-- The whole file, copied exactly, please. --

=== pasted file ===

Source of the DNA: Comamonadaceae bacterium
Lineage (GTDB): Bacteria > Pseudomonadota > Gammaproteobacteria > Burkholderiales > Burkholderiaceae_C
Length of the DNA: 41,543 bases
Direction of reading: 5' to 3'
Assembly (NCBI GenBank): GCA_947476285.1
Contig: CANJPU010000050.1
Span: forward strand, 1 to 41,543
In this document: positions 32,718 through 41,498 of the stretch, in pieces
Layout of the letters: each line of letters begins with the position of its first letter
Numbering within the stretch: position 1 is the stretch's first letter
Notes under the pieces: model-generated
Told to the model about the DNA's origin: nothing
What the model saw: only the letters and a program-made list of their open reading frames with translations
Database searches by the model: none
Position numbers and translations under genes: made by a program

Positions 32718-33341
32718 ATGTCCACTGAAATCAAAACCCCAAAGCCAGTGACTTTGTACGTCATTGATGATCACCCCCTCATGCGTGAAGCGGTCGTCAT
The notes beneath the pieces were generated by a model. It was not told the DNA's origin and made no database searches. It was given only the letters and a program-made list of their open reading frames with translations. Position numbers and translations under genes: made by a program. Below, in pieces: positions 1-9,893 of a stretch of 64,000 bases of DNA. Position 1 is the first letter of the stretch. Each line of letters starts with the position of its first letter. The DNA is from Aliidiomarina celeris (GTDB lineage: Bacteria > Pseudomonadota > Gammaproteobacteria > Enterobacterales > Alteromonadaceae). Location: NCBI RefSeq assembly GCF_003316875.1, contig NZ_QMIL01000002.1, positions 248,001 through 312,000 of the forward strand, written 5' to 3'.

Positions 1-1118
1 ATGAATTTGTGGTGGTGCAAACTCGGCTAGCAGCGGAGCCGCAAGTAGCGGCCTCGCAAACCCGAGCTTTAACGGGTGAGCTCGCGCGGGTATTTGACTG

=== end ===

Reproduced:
Source of the DNA: Comamonadaceae bacterium
Lineage (GTDB): Bacteria > Pseudomonadota > Gammaproteobacteria > Burkholderiales > Burkholderiaceae_C
Length of the DNA: 41,543 bases
Direction of reading: 5' to 3'
Assembly (NCBI GenBank): GCA_947476285.1
Contig: CANJPU010000050.1
Span: forward strand, 1 to 41,543
In this document: positions 32,718 through 41,498 of the stretch, in pieces
Layout of the letters: each line of letters begins with the position of its first letter
Numbering within the stretch: position 1 is the stretch's first letter
Notes under the pieces: model-generated
Told to the model about the DNA's origin: nothing
What the model saw: only the letters and a program-made list of their open reading frames with translations
Database searches by the model: none
Position numbers and translations under genes: made by a program

Positions 32718-33341
32718 ATGTCCACTGAAATCAAAACCCCAAAGCCAGTGACTTTGTACGTCATTGATGATCACCCCCTCATGCGTGAAGCGGTCGTCAT
The notes beneath the pieces were generated by a model. It was not told the DNA's origin and made no database searches. It was given only the letters and a program-made list of their open reading frames with translations. Position numbers and translations under genes: made by a program. Below, in pieces: positions 1-9,893 of a stretch of 64,000 bases of DNA. Position 1 is the first letter of the stretch. Each line of letters starts with the position of its first letter. The DNA is from Aliidiomarina celeris (GTDB lineage: Bacteria > Pseudomonadota > Gammaproteobacteria > Enterobacterales > Alteromonadaceae). Location: NCBI RefSeq assembly GCF_003316875.1, contig NZ_QMIL01000002.1, positions 248,001 through 312,000 of the forward strand, written 5' to 3'.

Positions 1-1118
1 ATGAATTTGTGGTGGTGCAAACTCGGCTAGCAGCGGAGCCGCAAGTAGCGGCCTCGCAAACCCGAGCTTTAACGGGTGAGCTCGCGCGGGTATTTGACTG